SPORTS Billie Jean King, Roger Federer and Rafael Nadal call for ATP, WTA merger


Billie Jean King, Roger Federer and Rafael Nadal call for ATP, WTA merger


01:45, April 24, 2020


Roger Federer (L) of Switzerland and Rafael Nadal take a selfie in front of Cape Town's iconic Table Mountain, South Africa, February 7, 2020. (Photo: VCG)

The Women's Tennis Association (WTA) founder Billie Jean King joined Roger Federer and Rafael Nadal on Wednesday in suggesting "now is the time" to merge the men's Association of Tennis Professionals (ATP) and women's body into one umbrella organization to oversee the two professional tennis tours.

Federer, holder of the men's record of 20 Grand Slams, was the first to raise the notion on his Twitter feed, triggering an overwhelmingly enthusiastic response from King and Nadal.

"Just wondering ... am I the only one thinking that now is the time for men's and women's tennis to be united and come together as one?" Federer said.

"I am not talking about merging competition on the court, but merging the two governing bodies (ATP and WTA) that oversee the men's and women's professional tours."

Trailblazer King, who was a part of establishing the WTA in 1973 and was one of the 'Original 9' on the tour, said her support for the idea dates back decades.

"I agree, and have been saying so since the early 1970s. One voice, women and men together, has long been my vision for tennis. The WTA on its own was always Plan B. I'm glad we are on the same page. Let's make it happen. #OneVoice," she tweeted.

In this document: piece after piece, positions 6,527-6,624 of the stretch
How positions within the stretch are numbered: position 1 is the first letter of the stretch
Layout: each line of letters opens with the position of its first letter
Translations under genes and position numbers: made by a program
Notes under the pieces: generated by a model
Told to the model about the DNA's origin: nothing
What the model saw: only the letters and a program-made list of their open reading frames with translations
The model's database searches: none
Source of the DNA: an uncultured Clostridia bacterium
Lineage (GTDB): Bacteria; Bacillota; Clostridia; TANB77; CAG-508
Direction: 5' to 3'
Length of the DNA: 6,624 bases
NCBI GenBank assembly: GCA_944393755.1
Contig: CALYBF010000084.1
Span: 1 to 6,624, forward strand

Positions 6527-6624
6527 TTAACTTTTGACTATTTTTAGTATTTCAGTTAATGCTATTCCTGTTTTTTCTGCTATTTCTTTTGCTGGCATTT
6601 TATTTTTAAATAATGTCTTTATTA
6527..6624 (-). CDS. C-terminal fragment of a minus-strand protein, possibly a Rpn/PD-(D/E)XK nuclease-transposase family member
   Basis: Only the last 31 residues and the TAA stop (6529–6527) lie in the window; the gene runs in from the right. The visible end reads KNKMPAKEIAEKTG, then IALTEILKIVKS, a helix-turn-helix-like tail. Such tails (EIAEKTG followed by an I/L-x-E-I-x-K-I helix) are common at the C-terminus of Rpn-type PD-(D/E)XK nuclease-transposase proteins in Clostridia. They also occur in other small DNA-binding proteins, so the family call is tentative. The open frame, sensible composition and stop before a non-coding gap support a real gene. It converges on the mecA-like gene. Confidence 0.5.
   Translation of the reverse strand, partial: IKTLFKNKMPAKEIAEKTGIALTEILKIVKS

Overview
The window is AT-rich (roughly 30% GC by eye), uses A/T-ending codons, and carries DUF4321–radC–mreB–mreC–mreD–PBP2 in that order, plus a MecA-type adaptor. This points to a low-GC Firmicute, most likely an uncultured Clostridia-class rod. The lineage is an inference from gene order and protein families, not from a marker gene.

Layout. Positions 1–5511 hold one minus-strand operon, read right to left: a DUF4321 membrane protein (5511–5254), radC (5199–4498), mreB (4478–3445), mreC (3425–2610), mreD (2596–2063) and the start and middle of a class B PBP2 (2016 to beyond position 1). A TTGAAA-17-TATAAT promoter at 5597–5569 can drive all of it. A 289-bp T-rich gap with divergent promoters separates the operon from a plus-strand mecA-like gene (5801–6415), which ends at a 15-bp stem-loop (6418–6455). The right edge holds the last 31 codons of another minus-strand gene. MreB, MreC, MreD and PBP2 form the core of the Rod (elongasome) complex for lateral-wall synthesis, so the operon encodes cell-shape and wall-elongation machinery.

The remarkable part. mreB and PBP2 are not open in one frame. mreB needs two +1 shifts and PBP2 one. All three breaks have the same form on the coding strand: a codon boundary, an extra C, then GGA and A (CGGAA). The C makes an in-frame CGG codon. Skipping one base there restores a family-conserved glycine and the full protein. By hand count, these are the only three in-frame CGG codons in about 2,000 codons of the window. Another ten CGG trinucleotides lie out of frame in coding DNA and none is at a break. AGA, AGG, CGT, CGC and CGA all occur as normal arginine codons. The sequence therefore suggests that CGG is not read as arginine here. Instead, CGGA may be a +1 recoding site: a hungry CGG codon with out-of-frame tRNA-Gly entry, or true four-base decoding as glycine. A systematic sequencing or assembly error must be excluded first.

Nadal, who has 19 Grand Slam titles, supported his long-time rival's proposition.

"Hey @rogerfederer as you know per our discussions I completely agree that it would be great to get out of this world crisis with the union of men's and women's tennis in one only organization," he said.

Federer and Nadal argued by a merger tennis could emerge stronger from the COVID-19 lockdown which has seen the sport shut down, with Wimbledon cancelled for the first time since World War II and the French Open pushed back to the end of September.

"It probably should have happened a long time ago, but maybe now is really the time. These are tough times in every sport and we can come out of this with two weakened bodies or one stronger body," Federer wrote.

He said the current system was "too confusing for the fans when there are different ranking systems, different logos, different websites, and different tournament categories".

Later, three-time Grand Slam winner Stanislas Wawrinka claimed discussions are underway regarding the move with the ATP's chairman Andrea Gaudenzi.

"It was not just a comment like that, there is more talk behind that. Gaudenzi at the ATP was already talking about it," he said during an Instagram Live with 18-time Grand Slam champion Chris Evert.

Australian star Nick Kyrgios and two-time women's Grand Slam champion Simona Halep also said they were behind the idea.

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